Angie Van Scyoc and Joe Banske win outright, send message to City of Waukesha
In the Town of Waukesha today, Angie Van Scyoc and Joe Banske easily won the recall elections today, winning seats on the Town Board outright.
Van Scyoc won the election for Town Board Chairman with 66.5% of the vote, avoiding the need for a run-off. She had 1114 votes to Patricia Bartlett’s 244 votes and incumbent Robert Tallinger’s 318 votes.
Banske won the election for Town Supervisor with 57.7% of the vote, also avoiding the need for a run-off. Banske had 949 votes to Curt Bauer’s 278 votes and incumbent Steve Smart’s 419 votes.
The recall election was primarily a reaction to the vote by Tallinger and Smart to approve a survey map which included land where the city of Waukesha would like to drill five new shallow wells. Town residents are concerned that the new City of Waukesha wells would affect wells in the Town. The Town of Waukesha announced Monday that it has launched two separate legal actions to stop the City of Waukesha from drilling the wells.
The turnout far exceeded expectations and the Town ran out of paper ballots, forcing lines for the electronic voting machine.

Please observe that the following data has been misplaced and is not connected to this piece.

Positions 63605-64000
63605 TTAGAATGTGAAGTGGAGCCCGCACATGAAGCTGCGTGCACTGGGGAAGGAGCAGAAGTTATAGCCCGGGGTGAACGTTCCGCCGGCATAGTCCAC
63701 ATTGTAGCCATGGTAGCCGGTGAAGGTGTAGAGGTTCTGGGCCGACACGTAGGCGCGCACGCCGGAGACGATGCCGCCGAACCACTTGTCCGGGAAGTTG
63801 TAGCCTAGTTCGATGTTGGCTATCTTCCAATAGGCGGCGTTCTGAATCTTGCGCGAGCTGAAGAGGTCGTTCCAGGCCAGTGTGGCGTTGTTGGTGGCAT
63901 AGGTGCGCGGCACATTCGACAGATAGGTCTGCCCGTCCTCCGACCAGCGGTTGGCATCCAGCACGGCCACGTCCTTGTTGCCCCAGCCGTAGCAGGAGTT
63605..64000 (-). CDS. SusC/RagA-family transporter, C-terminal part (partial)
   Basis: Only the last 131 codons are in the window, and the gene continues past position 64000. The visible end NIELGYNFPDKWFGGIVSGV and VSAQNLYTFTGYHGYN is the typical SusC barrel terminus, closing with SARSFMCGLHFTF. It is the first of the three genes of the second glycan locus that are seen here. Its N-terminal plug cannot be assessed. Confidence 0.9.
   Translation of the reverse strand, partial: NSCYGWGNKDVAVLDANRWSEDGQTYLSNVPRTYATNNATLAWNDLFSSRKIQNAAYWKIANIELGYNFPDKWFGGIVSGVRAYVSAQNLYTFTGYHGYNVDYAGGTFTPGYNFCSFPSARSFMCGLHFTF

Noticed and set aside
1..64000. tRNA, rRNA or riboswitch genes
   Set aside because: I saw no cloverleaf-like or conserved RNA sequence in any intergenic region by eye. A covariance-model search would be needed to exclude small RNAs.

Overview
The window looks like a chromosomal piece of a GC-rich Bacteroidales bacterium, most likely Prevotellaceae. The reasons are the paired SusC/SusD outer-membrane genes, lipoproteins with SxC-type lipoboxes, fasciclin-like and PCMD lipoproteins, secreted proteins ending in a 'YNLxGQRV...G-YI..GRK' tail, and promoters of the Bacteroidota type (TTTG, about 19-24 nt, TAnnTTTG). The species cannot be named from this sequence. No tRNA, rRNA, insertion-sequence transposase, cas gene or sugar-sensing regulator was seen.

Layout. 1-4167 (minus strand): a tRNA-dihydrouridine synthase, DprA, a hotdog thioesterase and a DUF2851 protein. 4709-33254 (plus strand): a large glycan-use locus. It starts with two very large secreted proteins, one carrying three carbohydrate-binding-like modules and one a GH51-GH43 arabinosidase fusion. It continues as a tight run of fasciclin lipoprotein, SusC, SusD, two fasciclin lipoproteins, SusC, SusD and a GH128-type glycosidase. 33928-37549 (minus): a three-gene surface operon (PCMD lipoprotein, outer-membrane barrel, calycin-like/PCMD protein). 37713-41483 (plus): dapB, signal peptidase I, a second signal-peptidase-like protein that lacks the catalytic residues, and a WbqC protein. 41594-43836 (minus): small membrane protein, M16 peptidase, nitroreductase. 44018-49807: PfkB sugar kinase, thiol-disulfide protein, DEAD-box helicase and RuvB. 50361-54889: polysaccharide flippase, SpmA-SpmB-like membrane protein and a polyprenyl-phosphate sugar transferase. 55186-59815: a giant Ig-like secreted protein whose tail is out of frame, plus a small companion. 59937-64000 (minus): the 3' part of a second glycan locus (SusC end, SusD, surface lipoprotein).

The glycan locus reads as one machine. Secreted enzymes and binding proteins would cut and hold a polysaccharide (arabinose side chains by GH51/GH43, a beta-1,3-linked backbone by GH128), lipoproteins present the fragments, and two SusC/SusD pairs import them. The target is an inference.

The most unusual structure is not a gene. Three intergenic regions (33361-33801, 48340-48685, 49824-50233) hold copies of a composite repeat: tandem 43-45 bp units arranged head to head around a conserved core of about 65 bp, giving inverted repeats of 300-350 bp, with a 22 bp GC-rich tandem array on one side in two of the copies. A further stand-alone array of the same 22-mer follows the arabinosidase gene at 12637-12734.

I spoke with Joe Banske, an organizer of the recall as well as a candidate, briefly this evening regarding his victory. He said he was very excited but, “There is a ton of work left in front of us.”
Banske was not too surprised at the turnout, “Collecting the signatures for the recall was easy. It was a lot of hard work but people were eager to sign the recall petitions.”
Mayor Jeff Scrima of the City of Waukesha has attempted to pursue alternatives to seeking Lake Michigan water for the city’s long term water needs. One of the alternatives mentioned, although repeatedly ruled out by experts that have studied the issue, was to dig more shallow wells to the west. Tuesday night’s results, coupled with Monday night’s decision by the Town to pursue legal action to stop the five new wells on the Lathers Property, will send a clear signal to the City of Waukesha that other communities will not just roll over should the city decide to pursue drilling more wells or take other steps that will affect the supply of water to the surrounding communities.